The Samsung Code (SCH-i220) is MetroPCS's first Windows Mobile 6.1 smartphone, which seems like a step backward seeing as Windows Mobile 6.5 devices are available. However, that shouldn't detract the customers from getting the messaging-centric device. The Code offers a sleek design, easy-to-use keyboard, and decent performance and call quality. Plus, it costs $100 less than the carrier's only other smartphone, the RIM BlackBerry Curve 8330, making it a nice and affordable alternative. The Samsung Code is available now for $299.99 with a $50 prepaid monthly plan, which includes unlimited voice, text, and data.
Having seen several QWERTY slate devices over the past few months, we expected it to be a much of the same as we've seen; however, we were pleasantly surprised by the Samsung Code's design. While it's nothing incredibly fancy, the Code has an eye-catching dark metallic gray chassis and slim profile. The handset measures just 4.6 inches tall by 2.3 inches wide by 0.5 thick and weighs 3.6 ounces, so it fits into a pants pocket without adding too much bulk and it feels comfortable in the hand.
The Code features a 2.4-inch QVGA (320x240 pixels) non-touch display. While on the smaller side, text and images look clear and bright on the screen, though it tends to wash out in bright sunlight. You can customize the Home screen with various background images, home screen layouts, themes, and so forth. We found the Samsung WizPro home screen layout to be particularly useful as it provides a toolbar along the bottom where you can scroll through some of the more commonly used applications, including your Calendar, favorite contacts, and multimedia.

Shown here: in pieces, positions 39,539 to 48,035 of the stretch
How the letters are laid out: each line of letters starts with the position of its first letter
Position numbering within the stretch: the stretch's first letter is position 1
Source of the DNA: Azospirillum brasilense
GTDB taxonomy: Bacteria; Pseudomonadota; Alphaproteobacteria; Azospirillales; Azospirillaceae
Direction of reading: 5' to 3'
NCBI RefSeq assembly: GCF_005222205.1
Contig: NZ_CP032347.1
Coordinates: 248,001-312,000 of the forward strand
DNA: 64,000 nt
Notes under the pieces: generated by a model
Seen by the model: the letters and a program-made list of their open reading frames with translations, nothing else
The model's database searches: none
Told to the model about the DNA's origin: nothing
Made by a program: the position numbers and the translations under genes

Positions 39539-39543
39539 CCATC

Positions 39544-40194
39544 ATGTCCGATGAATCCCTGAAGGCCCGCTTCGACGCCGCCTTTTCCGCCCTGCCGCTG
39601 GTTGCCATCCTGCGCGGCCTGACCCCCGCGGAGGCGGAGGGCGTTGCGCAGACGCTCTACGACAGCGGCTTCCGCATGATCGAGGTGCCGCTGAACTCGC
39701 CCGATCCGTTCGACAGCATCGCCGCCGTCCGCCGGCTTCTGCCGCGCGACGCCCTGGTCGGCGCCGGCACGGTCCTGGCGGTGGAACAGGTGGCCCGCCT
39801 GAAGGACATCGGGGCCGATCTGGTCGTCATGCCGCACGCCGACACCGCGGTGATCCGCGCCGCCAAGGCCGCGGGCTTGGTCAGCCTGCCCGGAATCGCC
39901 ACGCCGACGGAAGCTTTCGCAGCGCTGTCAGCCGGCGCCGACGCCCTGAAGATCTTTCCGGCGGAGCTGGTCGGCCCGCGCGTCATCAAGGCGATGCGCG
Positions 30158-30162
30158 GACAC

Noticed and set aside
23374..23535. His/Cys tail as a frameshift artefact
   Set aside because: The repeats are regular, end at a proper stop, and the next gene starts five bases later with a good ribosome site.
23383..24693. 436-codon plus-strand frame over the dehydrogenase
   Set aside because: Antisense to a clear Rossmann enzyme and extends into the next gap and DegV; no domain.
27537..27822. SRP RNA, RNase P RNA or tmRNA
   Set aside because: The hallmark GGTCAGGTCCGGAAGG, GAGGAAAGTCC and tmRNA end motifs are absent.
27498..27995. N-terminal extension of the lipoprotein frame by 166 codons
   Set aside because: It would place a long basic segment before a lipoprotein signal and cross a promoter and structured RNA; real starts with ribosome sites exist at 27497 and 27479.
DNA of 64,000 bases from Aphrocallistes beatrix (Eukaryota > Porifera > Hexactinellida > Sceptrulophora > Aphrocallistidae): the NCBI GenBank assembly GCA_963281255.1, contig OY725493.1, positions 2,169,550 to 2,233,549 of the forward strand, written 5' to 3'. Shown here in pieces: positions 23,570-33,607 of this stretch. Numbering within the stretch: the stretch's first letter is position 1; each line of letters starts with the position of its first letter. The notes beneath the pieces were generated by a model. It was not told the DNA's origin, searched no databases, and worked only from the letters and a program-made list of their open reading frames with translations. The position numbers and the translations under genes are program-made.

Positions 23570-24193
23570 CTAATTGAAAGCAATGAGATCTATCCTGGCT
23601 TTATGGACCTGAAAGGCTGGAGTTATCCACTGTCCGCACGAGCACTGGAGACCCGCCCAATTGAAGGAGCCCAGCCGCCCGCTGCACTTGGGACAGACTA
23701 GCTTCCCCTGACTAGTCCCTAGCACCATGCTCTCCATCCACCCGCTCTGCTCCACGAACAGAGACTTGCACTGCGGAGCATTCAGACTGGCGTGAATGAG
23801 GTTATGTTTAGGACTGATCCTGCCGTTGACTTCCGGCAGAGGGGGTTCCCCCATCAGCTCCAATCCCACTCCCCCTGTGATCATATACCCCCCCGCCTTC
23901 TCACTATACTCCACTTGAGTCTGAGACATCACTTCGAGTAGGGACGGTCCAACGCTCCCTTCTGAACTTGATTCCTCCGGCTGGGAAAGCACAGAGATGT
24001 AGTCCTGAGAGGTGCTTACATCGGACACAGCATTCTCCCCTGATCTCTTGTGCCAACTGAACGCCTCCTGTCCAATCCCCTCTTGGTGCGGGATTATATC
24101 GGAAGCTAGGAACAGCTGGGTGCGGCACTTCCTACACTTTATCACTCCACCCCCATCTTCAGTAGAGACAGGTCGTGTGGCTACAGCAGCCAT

To help you navigate through the menus, there is a directional keypad below the display that also doubles as a jog wheel. It works well both as a D-pad and scroll wheel and features a center select button. You also get two soft keys, Talk and End/power buttons, a Home shortcut, and a back button to make one-handed operation of the phone easy.
Also easy to use is the Code's QWERTY keyboard. The keys are raised above the surface and don't feel too soft or stiff when pressed, so that made for a comfortable typing experience. With large buttons, we had little problem composing text messages and even cranked out longer e-mails with minimal mistakes. We can't foresee too many users having problems with the keyboard.
In addition to the aforementioned navigation controls, there's a volume rocker on the left side and a user-programmable shortcut key on the right, as well as a 3.5mm headphone jack and Micro-USB port. As usual, the camera and self-portrait mirror are located on back with the microSD slot behind the battery door.